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Wednesday, September 25, 2019

Review: The Secrets We Kept by Lara Prescott

The Secrets We Kept 
by Lara Prescott 

Thanks so much to Astoria Bookshop for this copy - this is also Reese's Bookclub choice and it's fantastic everyone!

Publisher: Knopf Publishing Group
Publish Date: September 3, 2019
349 Pages
Genre: Historical Fiction

A thrilling tale of secretaries turned spies, of love and duty, and of sacrifice—inspired by the true story of the CIA plot to infiltrate the hearts and minds of Soviet Russia, not with propaganda, but with the greatest love story of the twentieth century: Doctor Zhivago.

At the height of the Cold War, two secretaries are pulled out of the typing pool at the CIA and given the assignment of a lifetime. Their mission: to smuggle Doctor Zhivago out of the USSR, where no one dare publish it, and help Pasternak's magnum opus make its way into print around the world. Glamorous and sophisticated Sally Forrester is a seasoned spy who has honed her gift for deceit all over the world--using her magnetism and charm to pry secrets out of powerful men. Irina is a complete novice, and under Sally's tutelage quickly learns how to blend in, make drops, and invisibly ferry classified documents.

The Secrets We Kept combines a legendary literary love story—the decades-long affair between Pasternak and his mistress and muse, Olga Ivinskaya, who was sent to the Gulag and inspired Zhivago's heroine, Lara—with a narrative about two women empowered to lead lives of extraordinary intrigue and risk. From Pasternak's country estate outside Moscow to the brutalities of the Gulag, from Washington, D.C. to Paris and Milan, The Secrets We Kept captures a watershed moment in the history of literature—told with soaring emotional intensity and captivating historical detail. And at the center of this unforgettable debut is the powerful belief that a piece of art can change the world.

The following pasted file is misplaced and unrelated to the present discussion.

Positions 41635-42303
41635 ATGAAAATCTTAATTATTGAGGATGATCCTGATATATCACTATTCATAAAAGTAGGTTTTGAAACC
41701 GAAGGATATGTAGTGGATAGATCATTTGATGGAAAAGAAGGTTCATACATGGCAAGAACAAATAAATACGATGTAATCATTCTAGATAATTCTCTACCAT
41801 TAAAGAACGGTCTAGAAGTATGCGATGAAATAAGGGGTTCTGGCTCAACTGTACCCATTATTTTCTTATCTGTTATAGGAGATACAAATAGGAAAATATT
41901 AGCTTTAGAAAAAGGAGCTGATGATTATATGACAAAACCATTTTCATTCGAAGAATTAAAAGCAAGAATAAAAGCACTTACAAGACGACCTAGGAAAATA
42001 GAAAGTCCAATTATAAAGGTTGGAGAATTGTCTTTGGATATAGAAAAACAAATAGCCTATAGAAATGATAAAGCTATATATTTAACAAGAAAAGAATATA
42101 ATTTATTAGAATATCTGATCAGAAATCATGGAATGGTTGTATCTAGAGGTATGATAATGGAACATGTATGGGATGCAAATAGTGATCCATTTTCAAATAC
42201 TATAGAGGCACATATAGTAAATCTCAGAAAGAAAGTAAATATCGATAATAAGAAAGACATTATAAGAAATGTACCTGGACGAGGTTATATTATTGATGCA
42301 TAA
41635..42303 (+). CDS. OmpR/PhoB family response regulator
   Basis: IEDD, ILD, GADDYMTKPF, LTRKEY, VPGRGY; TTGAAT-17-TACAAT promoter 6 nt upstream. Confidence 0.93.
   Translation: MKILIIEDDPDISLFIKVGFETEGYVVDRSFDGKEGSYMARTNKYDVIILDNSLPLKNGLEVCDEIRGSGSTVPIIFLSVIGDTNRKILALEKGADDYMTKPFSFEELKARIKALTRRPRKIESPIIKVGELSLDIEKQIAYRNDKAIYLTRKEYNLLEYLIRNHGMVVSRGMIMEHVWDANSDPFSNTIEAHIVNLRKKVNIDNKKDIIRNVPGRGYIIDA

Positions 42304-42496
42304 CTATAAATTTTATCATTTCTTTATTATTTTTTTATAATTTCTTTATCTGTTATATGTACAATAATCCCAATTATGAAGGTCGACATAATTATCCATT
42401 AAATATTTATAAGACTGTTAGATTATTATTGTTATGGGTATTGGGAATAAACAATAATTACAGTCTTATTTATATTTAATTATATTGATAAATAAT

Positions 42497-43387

My Review:

I know.  I know.  I'm supposed to love this book more than I do.  I've heard nothing but great things and have seen praises about this everywhere.  It's even a Reese's Book Club selection and Book Expo Book Pick.  The thing is, historical fiction is either a huge hit or a complete miss for me.  This one kind of fell in the middle.

I loved the way the chapter headings made it easy to follow whose POV we were now seeing.  The story of the typists, spies and the true story of Doctor Zhivago and how this banned book made it into the world is fascinating on their own.  However, there is an abundant amount of characters and while the romances were interesting enough... all of these things together felt a bit disjointed and my interest started to fade very quickly after the first 100 pages.

It could also be that *this* type of history, while I realize is pivotal in its own way as most historical events are, isn't particular to my taste of interest.  I have no desire to read Doctor Zhivago.  I think I expected a book about spies to contain more mystery and intrigue and less love story.  Instead, it fell flat, was a bit repetitive in nature and would've read better had the focus been more centered rather than all over the place.


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